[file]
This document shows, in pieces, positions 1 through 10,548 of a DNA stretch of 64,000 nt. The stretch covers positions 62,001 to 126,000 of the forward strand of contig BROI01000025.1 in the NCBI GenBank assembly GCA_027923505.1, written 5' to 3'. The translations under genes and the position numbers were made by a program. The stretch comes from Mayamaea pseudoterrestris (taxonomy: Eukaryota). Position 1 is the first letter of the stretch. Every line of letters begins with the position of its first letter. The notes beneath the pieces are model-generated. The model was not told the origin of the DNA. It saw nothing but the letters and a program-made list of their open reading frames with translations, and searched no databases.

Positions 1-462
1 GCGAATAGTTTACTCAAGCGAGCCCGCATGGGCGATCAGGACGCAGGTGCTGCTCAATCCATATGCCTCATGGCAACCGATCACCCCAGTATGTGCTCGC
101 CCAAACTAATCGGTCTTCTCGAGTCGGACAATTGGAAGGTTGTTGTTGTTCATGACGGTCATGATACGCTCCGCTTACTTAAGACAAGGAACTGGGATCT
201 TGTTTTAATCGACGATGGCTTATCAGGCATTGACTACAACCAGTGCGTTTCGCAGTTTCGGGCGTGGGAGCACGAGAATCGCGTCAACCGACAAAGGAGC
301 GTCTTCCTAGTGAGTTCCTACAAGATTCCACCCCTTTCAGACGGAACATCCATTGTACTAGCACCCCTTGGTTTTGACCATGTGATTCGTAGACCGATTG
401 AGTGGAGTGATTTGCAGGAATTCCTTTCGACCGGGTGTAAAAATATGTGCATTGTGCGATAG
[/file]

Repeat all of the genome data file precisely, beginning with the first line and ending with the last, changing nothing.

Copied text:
This document shows, in pieces, positions 1 through 10,548 of a DNA stretch of 64,000 nt. The stretch covers positions 62,001 to 126,000 of the forward strand of contig BROI01000025.1 in the NCBI GenBank assembly GCA_027923505.1, written 5' to 3'. The translations under genes and the position numbers were made by a program. The stretch comes from Mayamaea pseudoterrestris (taxonomy: Eukaryota). Position 1 is the first letter of the stretch. Every line of letters begins with the position of its first letter. The notes beneath the pieces are model-generated. The model was not told the origin of the DNA. It saw nothing but the letters and a program-made list of their open reading frames with translations, and searched no databases.

Positions 1-462
1 GCGAATAGTTTACTCAAGCGAGCCCGCATGGGCGATCAGGACGCAGGTGCTGCTCAATCCATATGCCTCATGGCAACCGATCACCCCAGTATGTGCTCGC
101 CCAAACTAATCGGTCTTCTCGAGTCGGACAATTGGAAGGTTGTTGTTGTTCATGACGGTCATGATACGCTCCGCTTACTTAAGACAAGGAACTGGGATCT
201 TGTTTTAATCGACGATGGCTTATCAGGCATTGACTACAACCAGTGCGTTTCGCAGTTTCGGGCGTGGGAGCACGAGAATCGCGTCAACCGACAAAGGAGC
301 GTCTTCCTAGTGAGTTCCTACAAGATTCCACCCCTTTCAGACGGAACATCCATTGTACTAGCACCCCTTGGTTTTGACCATGTGATTCGTAGACCGATTG
401 AGTGGAGTGATTTGCAGGAATTCCTTTCGACCGGGTGTAAAAATATGTGCATTGTGCGATAG